Alvin and the Chipmunks: Chipwrecked, the third film in the box-office behemoth of a series finds his onetime collaborator Jason Lee returning to the part of Dave Seville, the manager of a trio of singing rodents. In Smith’s films, Lee was a live wire, an articulate slacker capable of speaking the truth when nobody else would. His rogue charm made him an ideal voice for Smith’s harshest pronouncements about people and pop culture. That Jason Lee is nowhere to be found in Chipwrecked.
This time out, Alvin, Simon, and Theodore go on a cruise with Dave and the Chipettes. Troublemaker Alvin ends up flying away in a kite, which leads to the whole gang being stranded on an island populated only by a wacky treasure hunter (Jenny Slate). Soon, Alvin learns he has to be the responsible one, and he does a little growing up while Dave and their nemesis Ian (David Cross) hunt for the six missing ‘munks.
If one word comes to mind to describe Chipwrecked, it’s lazy. There are barely any jokes, just pop-culture references that are sometimes 20 years out of date. The songs are shoehorned in because the Chipmunks are supposed to sing -- a campfire rendition of “Kumbaya” is simultaneously the high and low point by virtue of its ridiculousness. On top of all that, the premise of the story itself is faulty, because hasn’t Alvin had to learn to be less of an unrepentant jerk in each of the previous movies? Seriously, you start to wonder why Dave doesn’t just release Alvin into the wild and coast on the nostalgia-driven record sales for the rest of his life. The movie knows you’re thinking this because David Cross’ character expresses this exact sentiment, and Dave unconvincingly announces that he simply loves those furry meal tickets.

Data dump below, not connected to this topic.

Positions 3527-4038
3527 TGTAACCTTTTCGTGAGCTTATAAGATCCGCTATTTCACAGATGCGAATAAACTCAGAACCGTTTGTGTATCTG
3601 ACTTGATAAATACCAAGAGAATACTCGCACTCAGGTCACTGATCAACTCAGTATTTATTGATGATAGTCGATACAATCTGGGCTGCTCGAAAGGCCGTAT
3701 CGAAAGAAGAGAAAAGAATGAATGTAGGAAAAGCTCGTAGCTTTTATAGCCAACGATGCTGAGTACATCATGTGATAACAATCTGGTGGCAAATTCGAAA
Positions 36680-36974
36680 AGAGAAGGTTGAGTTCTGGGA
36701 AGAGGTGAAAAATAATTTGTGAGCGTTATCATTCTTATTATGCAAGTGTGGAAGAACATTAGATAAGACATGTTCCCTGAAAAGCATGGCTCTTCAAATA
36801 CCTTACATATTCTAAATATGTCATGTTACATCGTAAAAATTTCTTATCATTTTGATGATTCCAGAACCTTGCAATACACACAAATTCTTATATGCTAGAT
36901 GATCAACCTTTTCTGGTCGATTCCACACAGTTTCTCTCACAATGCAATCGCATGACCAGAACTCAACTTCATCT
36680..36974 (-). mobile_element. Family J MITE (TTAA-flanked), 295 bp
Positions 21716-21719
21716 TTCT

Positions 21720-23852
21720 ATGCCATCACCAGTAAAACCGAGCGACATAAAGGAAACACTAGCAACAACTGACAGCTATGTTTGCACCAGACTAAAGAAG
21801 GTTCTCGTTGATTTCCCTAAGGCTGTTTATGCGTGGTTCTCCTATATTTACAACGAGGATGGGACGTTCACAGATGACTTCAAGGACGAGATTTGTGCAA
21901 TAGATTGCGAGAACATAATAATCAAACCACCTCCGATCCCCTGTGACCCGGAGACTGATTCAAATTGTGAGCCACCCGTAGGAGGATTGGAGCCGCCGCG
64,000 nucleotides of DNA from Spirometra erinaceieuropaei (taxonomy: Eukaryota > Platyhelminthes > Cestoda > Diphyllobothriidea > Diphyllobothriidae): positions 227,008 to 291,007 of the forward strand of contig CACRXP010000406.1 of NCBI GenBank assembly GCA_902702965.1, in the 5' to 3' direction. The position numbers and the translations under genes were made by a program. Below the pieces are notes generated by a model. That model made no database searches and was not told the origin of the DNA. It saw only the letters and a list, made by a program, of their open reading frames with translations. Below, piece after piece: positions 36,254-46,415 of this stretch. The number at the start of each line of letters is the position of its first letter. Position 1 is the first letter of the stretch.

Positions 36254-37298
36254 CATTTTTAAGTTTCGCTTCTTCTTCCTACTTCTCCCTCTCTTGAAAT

Chipwrecked is a deadening experience; it’s a movie made just because people would pay to see the characters and listen to the high-pitched singing shtick yet again. Kevin Smith might be an underachiever, but he hasn’t mutated completely and fully from where he started. Jason Lee has turned himself into the blandest possible commodity, making him the perfect human face for a series of films this cynically commercial. leave a comment --Perry Seibert
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